The biggest talking point to come out of the final major championship of the season didn’t center around anything that happened on the course; instead, the lasting memory for many from a week that saw Shane Lowry become a major champion will likely be the failed driver test and subsequent fall out that defined Xander Schauffele.
The worlds of gearheads, rules sticklers and casual golf fans all collided when it came out that Schauffele’s Callaway Epic Flash Sub Zero driver failed a characteristic time (CT) test, thus making it non-conforming.
While the test results have emerged — Schauffele’s driver tested at 258 CT, one point over the legal limit of 257, a difference that would result in inches more distance — Schauffele had to field a series of questions after his weekend rounds and defend himself against (joking) accusations that he was a cheat.
“This matter should be private. But the R&A didn’t do their job in keeping it private,” Schauffele said. “It is an unsettling topic. I’ve been called a cheater by my fellow opponents. It’s all joking, but when someone yells ‘cheater’ in front of 200 people, to me it’s not going to go down very well.”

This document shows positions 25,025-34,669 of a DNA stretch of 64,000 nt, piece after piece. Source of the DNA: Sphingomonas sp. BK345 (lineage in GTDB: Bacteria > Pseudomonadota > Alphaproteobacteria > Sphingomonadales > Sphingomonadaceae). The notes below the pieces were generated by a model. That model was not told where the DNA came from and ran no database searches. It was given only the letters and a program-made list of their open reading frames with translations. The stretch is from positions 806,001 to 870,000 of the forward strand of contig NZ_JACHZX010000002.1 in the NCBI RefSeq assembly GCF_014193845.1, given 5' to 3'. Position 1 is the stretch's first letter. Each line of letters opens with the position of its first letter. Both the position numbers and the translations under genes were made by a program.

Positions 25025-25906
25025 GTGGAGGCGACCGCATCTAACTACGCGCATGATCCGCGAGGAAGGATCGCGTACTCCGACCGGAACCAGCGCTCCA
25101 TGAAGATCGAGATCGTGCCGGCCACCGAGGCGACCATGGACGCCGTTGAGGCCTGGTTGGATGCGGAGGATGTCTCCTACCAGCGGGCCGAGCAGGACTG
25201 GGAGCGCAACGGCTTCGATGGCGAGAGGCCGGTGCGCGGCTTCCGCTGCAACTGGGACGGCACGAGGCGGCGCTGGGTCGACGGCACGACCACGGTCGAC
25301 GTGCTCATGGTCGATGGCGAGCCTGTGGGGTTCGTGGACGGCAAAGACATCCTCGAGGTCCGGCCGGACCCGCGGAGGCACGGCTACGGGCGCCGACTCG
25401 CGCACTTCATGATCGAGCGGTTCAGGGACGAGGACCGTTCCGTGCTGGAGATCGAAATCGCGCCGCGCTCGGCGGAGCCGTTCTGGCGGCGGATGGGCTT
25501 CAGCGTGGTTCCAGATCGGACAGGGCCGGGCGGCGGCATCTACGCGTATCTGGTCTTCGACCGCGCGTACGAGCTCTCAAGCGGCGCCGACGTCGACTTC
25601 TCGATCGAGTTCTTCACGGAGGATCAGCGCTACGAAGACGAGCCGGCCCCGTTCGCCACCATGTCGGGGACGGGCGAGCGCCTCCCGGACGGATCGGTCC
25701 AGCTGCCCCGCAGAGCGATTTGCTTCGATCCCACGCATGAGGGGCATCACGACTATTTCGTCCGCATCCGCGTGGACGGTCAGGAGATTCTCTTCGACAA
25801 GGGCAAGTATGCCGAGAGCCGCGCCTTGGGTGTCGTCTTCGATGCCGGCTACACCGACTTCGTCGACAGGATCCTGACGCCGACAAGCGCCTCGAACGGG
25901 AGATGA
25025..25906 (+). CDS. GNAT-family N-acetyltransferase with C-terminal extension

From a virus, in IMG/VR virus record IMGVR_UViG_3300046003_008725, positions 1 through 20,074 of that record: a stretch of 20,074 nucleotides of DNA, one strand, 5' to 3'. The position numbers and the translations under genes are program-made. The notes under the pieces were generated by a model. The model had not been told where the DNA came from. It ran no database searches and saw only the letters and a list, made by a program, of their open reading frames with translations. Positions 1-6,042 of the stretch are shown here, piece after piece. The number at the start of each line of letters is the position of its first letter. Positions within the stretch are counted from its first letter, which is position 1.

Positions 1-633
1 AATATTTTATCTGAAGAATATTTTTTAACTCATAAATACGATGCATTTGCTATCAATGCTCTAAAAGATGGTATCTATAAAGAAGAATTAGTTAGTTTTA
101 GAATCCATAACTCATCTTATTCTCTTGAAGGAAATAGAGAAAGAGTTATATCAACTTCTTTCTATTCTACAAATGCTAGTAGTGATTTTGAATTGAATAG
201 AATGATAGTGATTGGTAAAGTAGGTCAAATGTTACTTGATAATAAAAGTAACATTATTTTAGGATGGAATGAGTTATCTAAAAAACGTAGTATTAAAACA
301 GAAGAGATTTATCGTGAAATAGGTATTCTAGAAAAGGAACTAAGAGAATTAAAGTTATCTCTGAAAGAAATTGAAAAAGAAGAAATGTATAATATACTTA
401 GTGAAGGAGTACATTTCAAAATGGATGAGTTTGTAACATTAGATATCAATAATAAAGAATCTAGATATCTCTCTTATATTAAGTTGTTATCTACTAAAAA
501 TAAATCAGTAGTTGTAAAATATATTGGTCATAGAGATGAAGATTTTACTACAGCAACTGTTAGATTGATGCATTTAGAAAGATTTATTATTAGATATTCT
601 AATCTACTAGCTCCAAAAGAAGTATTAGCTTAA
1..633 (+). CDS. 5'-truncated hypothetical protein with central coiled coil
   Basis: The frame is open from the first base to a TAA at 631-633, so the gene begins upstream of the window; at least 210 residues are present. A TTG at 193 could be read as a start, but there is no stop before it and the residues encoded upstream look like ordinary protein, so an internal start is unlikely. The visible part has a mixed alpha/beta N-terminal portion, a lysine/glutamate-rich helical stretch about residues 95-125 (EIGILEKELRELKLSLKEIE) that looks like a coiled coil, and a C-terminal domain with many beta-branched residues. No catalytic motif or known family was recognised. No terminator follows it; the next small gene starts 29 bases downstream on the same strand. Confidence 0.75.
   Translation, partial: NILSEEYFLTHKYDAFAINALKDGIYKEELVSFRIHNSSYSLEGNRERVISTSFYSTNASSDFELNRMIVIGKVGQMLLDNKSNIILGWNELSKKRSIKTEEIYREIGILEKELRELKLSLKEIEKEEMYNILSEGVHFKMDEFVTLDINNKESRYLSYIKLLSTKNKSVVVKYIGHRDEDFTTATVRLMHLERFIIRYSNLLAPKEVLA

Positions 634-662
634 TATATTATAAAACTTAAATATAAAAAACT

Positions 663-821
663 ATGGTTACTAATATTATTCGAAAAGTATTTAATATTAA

Chip Brewer, the CEO of Callaway, has since released a statement assuming responsibility for Schauffele’s non-conforming club while hedging that he doesn’t see much blame to go around in this instance.
“While the industry continues to talk about this driver testing issue, I want to stand up for and defend Xander,” Brewer said. “He is one of the highest integrity, most talented and nicest young men in golf. And, he has a fair and reasonable point of view on this equipment testing issue.
“If anybody deserves blame or criticism for the driver test failure at the Open Championship, it’s us. We provide Xander his equipment. But in all fairness, I’m not sure we did anything wrong. We do everything in our power to design equipment that performs at the limit of USGA / R&A rules but does not exceed it. As long as I am in charge, we will never knowingly produce non-conforming equipment or condone its use, especially in tournament play.”
Brewer went on to say that Callaway tests every piece of Tour equipment sent out to their players and they also have testing capabilities in their Tour trucks to maintain their conformity.
“We are going to do our job to the best of our ability,” Brewer concluded. “That means we will make golf equipment that is right up to the limit, but not over. We will use our full resources to make sure our players play with the best possible conforming clubs. That part is on us and we take full responsibility.”
The larger questions surrounding this debate will likely not include Schauffele specifically, but the continued and omnipresent testing of equipment at more majors and Tour events on a weekly basis. Whose responsibility it is to ensure that competitors are competing on a even playing field seems to come down to the governing bodies and the respective Tours.